Posted by: LakeIris | January 26, 2009

Transitions

I’ve never been all that great with change. This may come as a bit of a surprise to those of you who are familiar with my work history (20+ jobs and counting) and/or my apparent fondness for relocation (17 moves since 1997). In fact, those numbers seem to indicate either serious commitment issues or at the very least some level of indecision.

Then there’s the fact that I’ve chosen teaching as a profession. Even when you stay at the same school, you get a new group of students every year.

So whether I like change or not, I should be used to it by now. All those new jobs, all those new homes. I’ve moved halfway around the world. Three times. I’ve survived my first year of teaching – my hardest job by far. Yet here I am, spending my last night at 25 Dorothy Street in Burwood East, ready to finish moving into a new apartment tomorrow…and six days away from the start of my second year of teaching…with that familiar sinking feeling in my stomach.

Dread. Anxiety. Worrying about something I can’t do anything about. I’ve felt it on the night before the first day of every single new school year. (Especially irrational for me. I loved school, was always an excellent student, and with the exception of the second half of 7th grade, had good friends.) I’ve felt it before starting some of the more important new jobs. I felt it for about two months straight last year as I made arrangements to move to Australia to look for my first teaching job.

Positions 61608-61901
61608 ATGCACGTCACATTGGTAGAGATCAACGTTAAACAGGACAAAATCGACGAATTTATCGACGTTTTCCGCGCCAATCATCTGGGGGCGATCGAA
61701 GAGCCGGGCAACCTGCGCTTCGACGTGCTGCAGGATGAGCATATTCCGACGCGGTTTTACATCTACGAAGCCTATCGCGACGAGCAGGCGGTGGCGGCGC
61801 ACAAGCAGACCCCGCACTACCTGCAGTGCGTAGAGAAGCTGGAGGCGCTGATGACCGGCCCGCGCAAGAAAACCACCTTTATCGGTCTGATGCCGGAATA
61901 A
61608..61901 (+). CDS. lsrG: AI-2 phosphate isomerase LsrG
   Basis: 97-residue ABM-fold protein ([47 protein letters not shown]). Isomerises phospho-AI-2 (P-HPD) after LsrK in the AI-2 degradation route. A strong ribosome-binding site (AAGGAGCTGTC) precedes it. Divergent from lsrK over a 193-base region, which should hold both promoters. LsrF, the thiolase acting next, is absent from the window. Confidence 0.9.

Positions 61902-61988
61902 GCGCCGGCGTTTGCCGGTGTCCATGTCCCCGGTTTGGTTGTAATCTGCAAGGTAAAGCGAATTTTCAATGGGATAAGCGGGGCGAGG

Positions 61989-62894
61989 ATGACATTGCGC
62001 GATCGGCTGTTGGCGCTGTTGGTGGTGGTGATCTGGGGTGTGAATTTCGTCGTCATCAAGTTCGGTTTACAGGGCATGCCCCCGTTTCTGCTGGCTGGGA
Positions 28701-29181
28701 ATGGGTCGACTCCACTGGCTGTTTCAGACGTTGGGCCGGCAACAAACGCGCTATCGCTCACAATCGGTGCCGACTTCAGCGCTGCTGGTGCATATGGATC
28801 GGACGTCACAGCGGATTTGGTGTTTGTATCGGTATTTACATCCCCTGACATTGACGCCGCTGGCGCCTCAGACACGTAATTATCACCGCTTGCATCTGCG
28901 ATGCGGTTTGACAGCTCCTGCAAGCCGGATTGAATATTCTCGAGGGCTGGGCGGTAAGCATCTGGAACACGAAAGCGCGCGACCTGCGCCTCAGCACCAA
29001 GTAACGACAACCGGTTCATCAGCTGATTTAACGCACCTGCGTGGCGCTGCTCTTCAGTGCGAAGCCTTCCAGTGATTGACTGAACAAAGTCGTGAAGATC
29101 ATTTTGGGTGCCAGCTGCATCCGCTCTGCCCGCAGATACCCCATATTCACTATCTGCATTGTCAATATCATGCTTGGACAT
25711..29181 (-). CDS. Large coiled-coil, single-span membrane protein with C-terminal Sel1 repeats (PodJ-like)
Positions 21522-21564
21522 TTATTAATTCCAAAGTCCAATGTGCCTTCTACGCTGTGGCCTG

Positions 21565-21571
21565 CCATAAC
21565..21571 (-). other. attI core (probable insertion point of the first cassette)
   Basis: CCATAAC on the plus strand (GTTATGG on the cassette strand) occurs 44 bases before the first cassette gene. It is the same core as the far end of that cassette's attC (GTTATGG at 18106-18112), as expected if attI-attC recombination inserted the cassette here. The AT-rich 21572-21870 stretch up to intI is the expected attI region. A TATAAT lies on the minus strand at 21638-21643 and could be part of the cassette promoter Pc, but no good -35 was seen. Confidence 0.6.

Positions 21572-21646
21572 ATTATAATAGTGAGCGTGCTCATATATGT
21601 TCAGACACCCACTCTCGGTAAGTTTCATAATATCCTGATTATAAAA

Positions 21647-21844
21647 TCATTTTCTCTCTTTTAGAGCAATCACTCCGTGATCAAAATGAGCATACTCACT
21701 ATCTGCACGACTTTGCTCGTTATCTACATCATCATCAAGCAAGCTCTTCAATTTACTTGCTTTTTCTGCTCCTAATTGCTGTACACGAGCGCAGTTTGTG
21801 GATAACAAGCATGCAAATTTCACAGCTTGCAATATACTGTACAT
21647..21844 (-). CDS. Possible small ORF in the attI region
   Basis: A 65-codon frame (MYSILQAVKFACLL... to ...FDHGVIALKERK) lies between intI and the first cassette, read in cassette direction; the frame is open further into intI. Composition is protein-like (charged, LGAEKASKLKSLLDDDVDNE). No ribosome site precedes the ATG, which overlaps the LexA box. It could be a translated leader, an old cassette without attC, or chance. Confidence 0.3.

And it’s back.

Maybe it’s because of my high expectations for my second year of teaching.
Maybe teachers never quite grow out of wondering “will the kids like me?”
Maybe it’s the uncertainty of a new roommate.
Maybe it’s the daunting task of finding new “usuals” – grocery store, gas station, drug store, movie theater, library.
Maybe it’s the extra financial costs: internet installation, new mattress pad, higher rent, etc.
Maybe it’s that my roommate’s parents came down for the weekend to help with the move…and that in all likelihood, my parents won’t ever get a chance to see this place, either.
Maybe it’s the email from my best friend saying, “I hate not having a friend like you — well, YOU to be precise — around. When did we get all grown up and responsible and OCEANS away? It makes me sad. I am sad. 😦 I miss my friend.” Because I miss her, too.
Maybe it’s just always going to be hard to say goodbye to the familiar, even when it is time to move on.

And so I pray for hope. Yes, hope, even if it seems just as irrational as the dread. Hope that within a few weeks I will start to feel at home again. Hope that I will continue to develop the skills necessary to be an effective teacher. Hope that it doesn’t take long before I get back that “I love my job” feeling. Hope that I can focus on all the possibilities of new life this new year may bring.

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